A matter of taste
Which apple do you prefer?
October and apples go hand in hand. Sure, you may find some apples such as Lodi ripening in July and August, depending on the year. And some won’t taste good until they’ve been stored in the refrigerator or cellar over the winter.
The vast majority of apples, though, come into their prime during October, matching the crispness of the weather with the crispness of their taste.
It should be mentioned right off the bat that not all apples are created equally.
I make no bones about it. Eating a Red Delicious is akin to eating a cardboard box. Sure, there are those that say “Hey, a cardboard box doesn’t taste bad.” For them, the Red Delicious is okay.
Granted, a Red Delicious is the beauty queen of the apple world, which is not to denigrate beauty queens in any way, shape or form. With its deep red uniform color, perfect upright narrow shape with five bumps on the bloom end, and slight curve to the stem, it’s an ad agency’s dream of an apple.
Unfortunately, there’s nothing there in terms of flavor. It has great moisture content, making it almost perfect for cider; it turns to mush quickly when cooked making it perfect only for applesauce if you don’t mind the bland flavor. On the plus side, its thick somewhat bitter skin makes it impervious to all these negative comments. Truly, beauty is only skin deep.
The good news is there are plenty of apples with great flavor.
The first thing to remember is that not all apples are made equally. Some are great for eating fresh. Some are good for making pies. Some are great for making applesauce. Some keep for several months without turning to mush. Some perfume the air when you take a bite out of them.
Unfortunately, it’s almost next to impossible to find one that does all.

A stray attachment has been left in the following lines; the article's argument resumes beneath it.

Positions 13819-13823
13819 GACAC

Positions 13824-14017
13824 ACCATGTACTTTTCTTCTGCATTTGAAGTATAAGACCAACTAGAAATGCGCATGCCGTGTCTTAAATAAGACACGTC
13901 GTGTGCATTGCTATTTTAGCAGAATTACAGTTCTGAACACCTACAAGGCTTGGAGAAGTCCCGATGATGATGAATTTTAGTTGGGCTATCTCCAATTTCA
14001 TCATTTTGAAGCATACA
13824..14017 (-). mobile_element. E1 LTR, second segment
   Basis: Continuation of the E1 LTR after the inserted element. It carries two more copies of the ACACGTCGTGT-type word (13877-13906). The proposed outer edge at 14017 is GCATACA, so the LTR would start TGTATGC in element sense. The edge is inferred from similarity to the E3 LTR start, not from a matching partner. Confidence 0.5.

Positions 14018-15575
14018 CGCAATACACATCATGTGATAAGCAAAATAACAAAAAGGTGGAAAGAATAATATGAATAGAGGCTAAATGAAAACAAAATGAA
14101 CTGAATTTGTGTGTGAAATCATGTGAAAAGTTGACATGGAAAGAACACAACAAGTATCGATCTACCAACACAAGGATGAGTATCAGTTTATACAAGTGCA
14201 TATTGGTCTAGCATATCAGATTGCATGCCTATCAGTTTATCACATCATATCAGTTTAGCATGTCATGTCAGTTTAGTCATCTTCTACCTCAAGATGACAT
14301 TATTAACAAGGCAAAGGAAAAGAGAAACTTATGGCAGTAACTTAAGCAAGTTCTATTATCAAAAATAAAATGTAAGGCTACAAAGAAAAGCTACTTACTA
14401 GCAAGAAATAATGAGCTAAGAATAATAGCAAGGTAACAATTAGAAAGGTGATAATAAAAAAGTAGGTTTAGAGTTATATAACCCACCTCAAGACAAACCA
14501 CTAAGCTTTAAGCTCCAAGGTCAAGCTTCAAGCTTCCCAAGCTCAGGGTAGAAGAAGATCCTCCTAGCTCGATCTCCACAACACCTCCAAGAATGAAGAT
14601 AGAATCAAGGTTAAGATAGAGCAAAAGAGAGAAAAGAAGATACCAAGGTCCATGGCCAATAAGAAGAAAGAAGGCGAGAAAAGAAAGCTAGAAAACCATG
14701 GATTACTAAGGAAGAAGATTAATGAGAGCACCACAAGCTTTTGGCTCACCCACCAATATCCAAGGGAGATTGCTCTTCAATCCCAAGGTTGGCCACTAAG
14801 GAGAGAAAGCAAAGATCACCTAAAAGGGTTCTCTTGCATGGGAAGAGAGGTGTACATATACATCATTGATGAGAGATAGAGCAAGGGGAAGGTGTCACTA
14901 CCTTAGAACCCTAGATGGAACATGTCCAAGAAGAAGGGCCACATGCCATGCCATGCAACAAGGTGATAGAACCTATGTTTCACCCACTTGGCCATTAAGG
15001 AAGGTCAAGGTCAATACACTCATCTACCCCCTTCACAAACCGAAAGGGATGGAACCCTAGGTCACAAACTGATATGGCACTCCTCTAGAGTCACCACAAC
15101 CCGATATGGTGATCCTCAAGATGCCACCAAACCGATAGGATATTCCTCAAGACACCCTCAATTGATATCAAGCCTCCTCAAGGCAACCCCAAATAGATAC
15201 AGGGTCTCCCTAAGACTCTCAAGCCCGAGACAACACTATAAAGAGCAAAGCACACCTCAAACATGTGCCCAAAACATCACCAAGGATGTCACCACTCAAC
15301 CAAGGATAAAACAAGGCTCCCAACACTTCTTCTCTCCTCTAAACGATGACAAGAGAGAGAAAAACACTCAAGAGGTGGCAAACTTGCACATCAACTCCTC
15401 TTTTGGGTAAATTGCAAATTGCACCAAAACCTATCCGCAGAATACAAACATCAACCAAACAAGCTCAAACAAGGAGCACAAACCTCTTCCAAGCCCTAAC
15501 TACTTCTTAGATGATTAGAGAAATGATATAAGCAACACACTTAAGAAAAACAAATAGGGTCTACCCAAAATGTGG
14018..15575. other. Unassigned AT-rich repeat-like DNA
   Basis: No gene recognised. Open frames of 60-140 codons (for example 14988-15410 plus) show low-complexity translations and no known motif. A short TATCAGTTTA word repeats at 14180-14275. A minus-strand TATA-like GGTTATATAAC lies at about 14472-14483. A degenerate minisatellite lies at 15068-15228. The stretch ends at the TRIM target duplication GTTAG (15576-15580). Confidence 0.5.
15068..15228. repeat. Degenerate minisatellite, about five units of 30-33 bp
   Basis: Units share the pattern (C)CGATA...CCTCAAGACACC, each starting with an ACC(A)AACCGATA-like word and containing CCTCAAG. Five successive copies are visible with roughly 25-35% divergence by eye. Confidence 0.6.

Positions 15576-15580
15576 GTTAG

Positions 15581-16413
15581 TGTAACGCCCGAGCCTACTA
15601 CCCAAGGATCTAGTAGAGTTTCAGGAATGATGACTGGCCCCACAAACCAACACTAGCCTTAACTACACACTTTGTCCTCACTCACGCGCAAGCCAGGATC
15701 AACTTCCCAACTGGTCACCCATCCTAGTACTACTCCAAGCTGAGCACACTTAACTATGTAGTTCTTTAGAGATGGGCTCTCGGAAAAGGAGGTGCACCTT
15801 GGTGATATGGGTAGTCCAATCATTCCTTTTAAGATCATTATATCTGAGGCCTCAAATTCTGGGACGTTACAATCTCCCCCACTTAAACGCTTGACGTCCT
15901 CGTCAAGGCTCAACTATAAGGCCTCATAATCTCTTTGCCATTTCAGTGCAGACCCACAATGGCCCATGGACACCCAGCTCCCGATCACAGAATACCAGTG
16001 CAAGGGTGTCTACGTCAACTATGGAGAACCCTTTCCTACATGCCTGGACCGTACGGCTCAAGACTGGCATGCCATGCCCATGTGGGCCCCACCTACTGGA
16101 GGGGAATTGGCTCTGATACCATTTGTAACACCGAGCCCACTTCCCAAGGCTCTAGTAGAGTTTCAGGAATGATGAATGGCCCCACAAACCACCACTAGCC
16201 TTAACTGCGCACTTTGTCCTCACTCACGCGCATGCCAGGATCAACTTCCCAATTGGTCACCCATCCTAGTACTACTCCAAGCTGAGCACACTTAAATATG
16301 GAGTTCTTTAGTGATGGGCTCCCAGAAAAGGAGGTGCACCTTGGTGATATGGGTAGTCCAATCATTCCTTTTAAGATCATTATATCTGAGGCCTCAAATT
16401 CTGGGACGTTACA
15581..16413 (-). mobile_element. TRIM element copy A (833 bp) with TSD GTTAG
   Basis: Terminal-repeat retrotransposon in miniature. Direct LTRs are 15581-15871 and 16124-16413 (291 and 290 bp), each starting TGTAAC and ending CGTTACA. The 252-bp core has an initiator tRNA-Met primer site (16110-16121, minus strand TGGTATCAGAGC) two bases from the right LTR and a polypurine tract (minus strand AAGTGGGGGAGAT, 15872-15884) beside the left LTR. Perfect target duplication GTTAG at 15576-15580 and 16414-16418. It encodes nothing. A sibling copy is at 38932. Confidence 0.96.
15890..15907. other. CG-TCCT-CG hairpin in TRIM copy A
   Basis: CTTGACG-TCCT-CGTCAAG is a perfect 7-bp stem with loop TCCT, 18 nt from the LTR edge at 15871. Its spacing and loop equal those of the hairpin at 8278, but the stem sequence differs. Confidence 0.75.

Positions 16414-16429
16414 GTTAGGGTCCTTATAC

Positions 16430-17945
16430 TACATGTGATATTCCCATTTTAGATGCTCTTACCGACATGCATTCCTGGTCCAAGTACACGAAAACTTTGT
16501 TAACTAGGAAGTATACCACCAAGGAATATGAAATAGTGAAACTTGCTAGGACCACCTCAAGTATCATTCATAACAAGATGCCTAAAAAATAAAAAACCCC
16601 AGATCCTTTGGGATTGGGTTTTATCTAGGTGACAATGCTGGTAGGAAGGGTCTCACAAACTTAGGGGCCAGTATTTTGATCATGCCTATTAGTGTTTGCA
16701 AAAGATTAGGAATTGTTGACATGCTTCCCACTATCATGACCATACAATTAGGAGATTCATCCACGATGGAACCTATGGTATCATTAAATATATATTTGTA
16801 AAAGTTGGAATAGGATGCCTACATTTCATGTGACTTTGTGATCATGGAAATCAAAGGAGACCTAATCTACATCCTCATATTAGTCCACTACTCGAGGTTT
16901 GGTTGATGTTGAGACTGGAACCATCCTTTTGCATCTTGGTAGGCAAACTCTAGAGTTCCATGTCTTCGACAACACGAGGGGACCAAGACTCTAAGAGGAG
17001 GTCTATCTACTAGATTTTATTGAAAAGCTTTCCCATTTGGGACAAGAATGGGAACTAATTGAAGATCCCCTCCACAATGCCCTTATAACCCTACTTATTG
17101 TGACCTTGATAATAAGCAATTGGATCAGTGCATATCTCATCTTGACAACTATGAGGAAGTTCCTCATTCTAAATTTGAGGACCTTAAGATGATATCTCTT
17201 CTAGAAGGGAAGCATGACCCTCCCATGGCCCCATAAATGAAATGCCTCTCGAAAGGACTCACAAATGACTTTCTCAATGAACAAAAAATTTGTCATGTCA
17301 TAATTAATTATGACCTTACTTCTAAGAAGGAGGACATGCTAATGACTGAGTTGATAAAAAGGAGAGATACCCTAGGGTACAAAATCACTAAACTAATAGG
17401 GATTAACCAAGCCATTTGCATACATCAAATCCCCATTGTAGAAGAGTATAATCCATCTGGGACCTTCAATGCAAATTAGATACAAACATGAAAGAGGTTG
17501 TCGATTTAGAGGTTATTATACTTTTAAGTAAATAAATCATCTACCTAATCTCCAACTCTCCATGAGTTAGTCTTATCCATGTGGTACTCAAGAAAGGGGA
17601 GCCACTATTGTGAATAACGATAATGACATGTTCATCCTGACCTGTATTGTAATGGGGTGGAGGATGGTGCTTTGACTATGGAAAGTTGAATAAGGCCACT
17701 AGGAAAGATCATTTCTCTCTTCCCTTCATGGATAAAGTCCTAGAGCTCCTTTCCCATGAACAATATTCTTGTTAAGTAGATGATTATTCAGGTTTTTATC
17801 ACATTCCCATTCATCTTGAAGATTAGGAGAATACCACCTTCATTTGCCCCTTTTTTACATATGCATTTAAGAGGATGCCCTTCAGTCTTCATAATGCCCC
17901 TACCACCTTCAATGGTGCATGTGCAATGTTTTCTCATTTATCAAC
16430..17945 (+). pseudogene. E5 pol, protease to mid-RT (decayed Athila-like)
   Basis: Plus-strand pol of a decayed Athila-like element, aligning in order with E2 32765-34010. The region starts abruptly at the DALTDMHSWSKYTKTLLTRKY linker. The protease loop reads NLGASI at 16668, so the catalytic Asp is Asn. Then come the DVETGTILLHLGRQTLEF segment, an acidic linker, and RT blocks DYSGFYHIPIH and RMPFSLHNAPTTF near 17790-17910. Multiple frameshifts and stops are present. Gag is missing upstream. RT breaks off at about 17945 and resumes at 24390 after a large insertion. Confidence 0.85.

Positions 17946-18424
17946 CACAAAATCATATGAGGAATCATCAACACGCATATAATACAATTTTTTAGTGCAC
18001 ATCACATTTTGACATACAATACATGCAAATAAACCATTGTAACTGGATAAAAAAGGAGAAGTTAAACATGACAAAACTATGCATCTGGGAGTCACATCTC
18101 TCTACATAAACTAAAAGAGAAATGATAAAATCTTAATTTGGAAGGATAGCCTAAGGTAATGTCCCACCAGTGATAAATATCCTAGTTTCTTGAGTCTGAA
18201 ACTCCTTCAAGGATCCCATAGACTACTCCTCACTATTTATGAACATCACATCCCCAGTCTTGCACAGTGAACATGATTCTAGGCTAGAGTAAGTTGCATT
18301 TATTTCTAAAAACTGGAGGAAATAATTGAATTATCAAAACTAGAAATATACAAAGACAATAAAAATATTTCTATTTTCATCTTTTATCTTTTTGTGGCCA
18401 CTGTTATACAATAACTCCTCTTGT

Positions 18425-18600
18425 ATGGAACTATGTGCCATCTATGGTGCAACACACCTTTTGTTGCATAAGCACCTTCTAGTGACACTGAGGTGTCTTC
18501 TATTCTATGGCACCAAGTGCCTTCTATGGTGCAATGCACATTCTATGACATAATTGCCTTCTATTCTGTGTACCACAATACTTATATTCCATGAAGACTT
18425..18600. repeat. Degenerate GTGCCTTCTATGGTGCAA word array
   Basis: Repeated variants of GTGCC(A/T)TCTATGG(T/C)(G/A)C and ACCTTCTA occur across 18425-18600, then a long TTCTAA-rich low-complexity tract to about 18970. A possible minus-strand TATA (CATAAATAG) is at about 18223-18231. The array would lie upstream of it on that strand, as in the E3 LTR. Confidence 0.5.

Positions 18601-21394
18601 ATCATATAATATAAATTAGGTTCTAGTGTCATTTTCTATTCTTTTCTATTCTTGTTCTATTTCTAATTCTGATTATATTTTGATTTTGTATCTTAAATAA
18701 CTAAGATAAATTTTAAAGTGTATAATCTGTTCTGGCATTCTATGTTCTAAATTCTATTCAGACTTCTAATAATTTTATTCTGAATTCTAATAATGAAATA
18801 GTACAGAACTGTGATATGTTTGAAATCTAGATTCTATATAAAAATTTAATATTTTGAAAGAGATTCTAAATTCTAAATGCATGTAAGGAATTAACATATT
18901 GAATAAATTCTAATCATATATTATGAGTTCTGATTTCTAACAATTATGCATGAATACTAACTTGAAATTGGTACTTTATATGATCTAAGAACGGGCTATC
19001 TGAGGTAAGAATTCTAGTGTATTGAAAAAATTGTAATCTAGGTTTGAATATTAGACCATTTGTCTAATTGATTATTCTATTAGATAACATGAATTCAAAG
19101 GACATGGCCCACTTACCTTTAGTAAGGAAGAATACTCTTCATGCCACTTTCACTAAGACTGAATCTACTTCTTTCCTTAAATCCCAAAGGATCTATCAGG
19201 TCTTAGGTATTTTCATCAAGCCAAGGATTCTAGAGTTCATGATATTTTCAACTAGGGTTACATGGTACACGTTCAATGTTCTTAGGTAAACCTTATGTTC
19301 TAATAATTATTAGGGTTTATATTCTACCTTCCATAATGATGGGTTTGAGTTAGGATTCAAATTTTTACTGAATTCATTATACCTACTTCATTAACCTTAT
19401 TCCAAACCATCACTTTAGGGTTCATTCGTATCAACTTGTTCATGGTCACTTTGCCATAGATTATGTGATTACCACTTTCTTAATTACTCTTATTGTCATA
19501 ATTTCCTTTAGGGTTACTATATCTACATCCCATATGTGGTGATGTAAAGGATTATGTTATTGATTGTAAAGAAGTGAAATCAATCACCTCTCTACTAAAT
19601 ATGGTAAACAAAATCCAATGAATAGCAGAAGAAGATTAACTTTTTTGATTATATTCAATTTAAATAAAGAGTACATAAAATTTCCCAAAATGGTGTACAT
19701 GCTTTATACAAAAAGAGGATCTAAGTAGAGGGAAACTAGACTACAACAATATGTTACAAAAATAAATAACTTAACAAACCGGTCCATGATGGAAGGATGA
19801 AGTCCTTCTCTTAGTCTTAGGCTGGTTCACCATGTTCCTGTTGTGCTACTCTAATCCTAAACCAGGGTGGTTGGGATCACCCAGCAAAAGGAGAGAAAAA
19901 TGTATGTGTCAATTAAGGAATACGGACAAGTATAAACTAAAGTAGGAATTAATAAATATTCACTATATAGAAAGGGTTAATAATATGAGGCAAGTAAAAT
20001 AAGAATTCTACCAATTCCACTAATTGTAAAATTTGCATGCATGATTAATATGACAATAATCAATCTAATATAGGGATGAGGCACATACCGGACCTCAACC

So, you need to figure out what you want the apple to do. Will you be putting it in lunches and salads to be eaten raw? Will you be making pies and cobblers where you want some texture and substance and not mush? Will you be grinding everything up for applesauce?
Occasionally, apples such as Honey Crisp will do all three, though just about any apple can be made into sauce if you run it through a food mill. Honey Crisp, though, isn’t the longest keeping apple. You’ll need to use it by the end of the year, which is one reason you don’t find many after the holidays.
On the other hand, apples such as Arkansas Black and Winesap will keep for months and months, even thru the coming summer if kept cold enough.
The old time Jonathan apple still has much going for it, though newer cultivars (Fuji, Gala and their relatives) have more flavor.
The point is, figure out what you’re going to use the apple for, and look carefully at the signs at the market to see what apples correspond. And unlike a car, you can buy several individual apples and do a taste test. It’s a fun way to get kids involved.
If you do hit a farmer’s market, you may be able to find some of the heirloom types, which always seem to have great taste but lack the photogenic aspect. Once they’re in your stomach, though, who cares what they looked like!